Champions League: Is A Man City Comeback in the Cards?

Champions League: Is A Man City Comeback in the Cards? article feature image

It is not likely that Manchester City are about to stage a daring comeback against Liverpool in the second leg of their quarterfinal matchup (kickoff 2:45 p.m. ET). They’re priced at +435 (5dimes) to advance, which is a comically short number. Most projection systems have them somewhere around 6% to overcome their 3-0 deficit and pull off the stunning victory.  Liverpool, on the other hand, is a smart but boring choice at a price of -570. That doesn’t mean Pep Guardiola’s team should be discounted entirely, of course. It was only a season ago when Barcelona came back from a 4-0 first leg defeat to stage an epic 6-5 comeback win over Paris-Saint Germain during the Round of 16. These things occasionally happen.

Guardiola has his own history of avoiding elimination in unlikely fashion. In 2016, Guardiola’s Bayern Munich side were down two goals to Juventus heading into the second half of the tie’s second leg. His team scored in the 73rd and 90th minute to force extra time before ultimately winning, 4-2. Three goals seem impossible, but if any team has the firepower to do it, it’s Manchester City.

On top of that, Liverpool will be without the stalwart base of their midfield, Jordan Henderson, who will be suspended thanks to a late yellow card he picked up. On Saturday, Georginio Wijnaldum played the defensive midfield role, while Henderson played ahead of him, presumably to prepare for the Champions League match. But, playing defensive midfielder against a moribund Everton side, which has spent the season politely declining to take any dynamic attacking opportunity it might accidentally stumble into, is a far cry from playing against City.

And even though City lost again in the Manchester Derby on Saturday, it’s not like its attack is misfiring. After starting with a somewhat experimental lineup of Bernardo Silva as a striker dropping deep into midfield, Guardiola quickly switched things around, swapped Raheem Sterling from the wing to the forward role and pushed Silva out wide. They went into halftime up 2-0 and utterly dominating the game. They lost, 3-2, because Paul Pogba took over the game for two minutes and scored two amazing goals on United’s second and third shot of the match, and then Chris Smalling finished the job from a set piece 15 minutes later. But, over the course of 90 minutes, City had 20 shots and 65% possession. The concentrated defensive lapse was the problem, not the scoring ability.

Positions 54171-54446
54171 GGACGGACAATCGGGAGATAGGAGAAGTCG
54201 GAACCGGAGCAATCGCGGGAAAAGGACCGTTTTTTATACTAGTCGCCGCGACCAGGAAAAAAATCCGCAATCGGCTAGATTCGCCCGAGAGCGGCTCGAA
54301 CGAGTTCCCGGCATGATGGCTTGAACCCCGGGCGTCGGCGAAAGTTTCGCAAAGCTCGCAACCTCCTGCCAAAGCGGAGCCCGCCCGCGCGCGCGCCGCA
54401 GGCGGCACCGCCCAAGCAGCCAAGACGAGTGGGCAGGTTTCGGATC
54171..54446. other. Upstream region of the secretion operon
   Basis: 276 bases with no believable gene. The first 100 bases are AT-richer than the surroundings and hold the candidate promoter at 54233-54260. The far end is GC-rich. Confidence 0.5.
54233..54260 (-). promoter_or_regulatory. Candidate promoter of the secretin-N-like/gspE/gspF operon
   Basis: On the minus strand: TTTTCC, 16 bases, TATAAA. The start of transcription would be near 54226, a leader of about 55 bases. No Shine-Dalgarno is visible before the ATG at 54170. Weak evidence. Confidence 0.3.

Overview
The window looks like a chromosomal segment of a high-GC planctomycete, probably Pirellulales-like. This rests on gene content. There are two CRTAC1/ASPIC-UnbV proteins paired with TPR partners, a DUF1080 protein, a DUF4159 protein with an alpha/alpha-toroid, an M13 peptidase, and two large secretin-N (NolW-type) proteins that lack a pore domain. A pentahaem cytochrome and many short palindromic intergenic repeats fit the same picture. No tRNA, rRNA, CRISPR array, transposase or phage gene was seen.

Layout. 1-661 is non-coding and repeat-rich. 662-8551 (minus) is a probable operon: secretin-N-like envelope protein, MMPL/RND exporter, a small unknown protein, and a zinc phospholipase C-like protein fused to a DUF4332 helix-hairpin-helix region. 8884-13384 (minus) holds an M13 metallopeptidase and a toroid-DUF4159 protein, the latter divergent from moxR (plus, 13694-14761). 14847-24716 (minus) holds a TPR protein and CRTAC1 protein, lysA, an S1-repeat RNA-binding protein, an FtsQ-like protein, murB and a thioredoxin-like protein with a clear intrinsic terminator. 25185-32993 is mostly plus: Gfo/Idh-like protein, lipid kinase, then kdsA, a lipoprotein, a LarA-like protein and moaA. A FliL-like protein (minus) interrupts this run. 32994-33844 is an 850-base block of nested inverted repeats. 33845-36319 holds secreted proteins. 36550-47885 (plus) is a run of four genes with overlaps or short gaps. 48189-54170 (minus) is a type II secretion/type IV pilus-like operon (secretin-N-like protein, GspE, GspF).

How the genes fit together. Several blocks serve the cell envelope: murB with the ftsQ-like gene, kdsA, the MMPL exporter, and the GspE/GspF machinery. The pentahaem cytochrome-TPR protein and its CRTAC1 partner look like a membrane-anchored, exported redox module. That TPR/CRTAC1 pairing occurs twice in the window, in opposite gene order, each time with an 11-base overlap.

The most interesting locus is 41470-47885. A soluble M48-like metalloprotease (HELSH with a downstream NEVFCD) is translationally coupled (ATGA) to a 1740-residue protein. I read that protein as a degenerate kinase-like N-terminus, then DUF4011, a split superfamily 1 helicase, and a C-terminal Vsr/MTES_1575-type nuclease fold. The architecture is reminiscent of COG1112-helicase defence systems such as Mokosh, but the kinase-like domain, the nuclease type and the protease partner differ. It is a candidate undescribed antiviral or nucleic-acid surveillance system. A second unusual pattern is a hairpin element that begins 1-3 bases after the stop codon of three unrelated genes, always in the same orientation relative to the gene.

The problem City are going to face is that because of a three-goal deficit, they’re going to have to take risks. Even playing against a second-choice defensive midfielder, to overrun a good Liverpool defense, they’re going to have to get their own fullbacks and defensive midfielder farther up the field. In effect, the team will have to spend large stretches of time extremely vulnerable to counterattacks and quite undermanned at the back. They’ll be more vulnerable than they were in the first leg when Liverpool scored three goals on them.

And Liverpool’s front three are simply so good. Assuming Mohamed Salah plays, Liverpool will have the most dangerous open field player in the world lacing them up. There is nobody scarier on the wing with the ball at his feet and space to end a defender’s existence. Under normal circumstances, mission one is to take away Salah’s space. But, given the deficit, City are going to have to take their chances with Salah. They’ll need to push forward and trust that when they lose the ball they’ll be able to stop Liverpool before they can get it to him. And, if they don’t, well, they’re going to need their centerback and keeper to step up despite being at the mercy of an attacker who hasn’t been stopped yet.

Ultimately Liverpool are overwhelmingly likely to progress. That shouldn’t be surprising since they head to the Etihad with a 3-0 lead. What makes that match interesting is that Manchester City’s attacking firepower means that it’s actually City’s defense — and Liverpool’s counterattack — that are the biggest reasons the favorites should feel secure.

All odds current as of Monday evening.

Top Photo: Manchester City’s Leroy Sane in action.